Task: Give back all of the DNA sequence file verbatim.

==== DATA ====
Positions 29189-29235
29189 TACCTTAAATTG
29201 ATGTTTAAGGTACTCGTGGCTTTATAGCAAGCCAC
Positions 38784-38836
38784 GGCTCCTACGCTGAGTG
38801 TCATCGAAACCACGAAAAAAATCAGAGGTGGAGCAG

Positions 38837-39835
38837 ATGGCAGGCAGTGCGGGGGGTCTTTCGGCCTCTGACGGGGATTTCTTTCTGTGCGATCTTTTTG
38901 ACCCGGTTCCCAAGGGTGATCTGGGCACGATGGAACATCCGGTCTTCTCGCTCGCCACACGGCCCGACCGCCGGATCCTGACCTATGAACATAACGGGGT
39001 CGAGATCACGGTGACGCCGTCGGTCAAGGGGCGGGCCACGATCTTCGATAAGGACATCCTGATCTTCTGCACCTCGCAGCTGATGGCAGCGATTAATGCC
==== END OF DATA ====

Positions 29189-29235
29189 TACCTTAAATTG
29201 ATGTTTAAGGTACTCGTGGCTTTATAGCAAGCCAC
Positions 38784-38836
38784 GGCTCCTACGCTGAGTG
38801 TCATCGAAACCACGAAAAAAATCAGAGGTGGAGCAG

Positions 38837-39835
38837 ATGGCAGGCAGTGCGGGGGGTCTTTCGGCCTCTGACGGGGATTTCTTTCTGTGCGATCTTTTTG
38901 ACCCGGTTCCCAAGGGTGATCTGGGCACGATGGAACATCCGGTCTTCTCGCTCGCCACACGGCCCGACCGCCGGATCCTGACCTATGAACATAACGGGGT
39001 CGAGATCACGGTGACGCCGTCGGTCAAGGGGCGGGCCACGATCTTCGATAAGGACATCCTGATCTTCTGCACCTCGCAGCTGATGGCAGCGATTAATGCC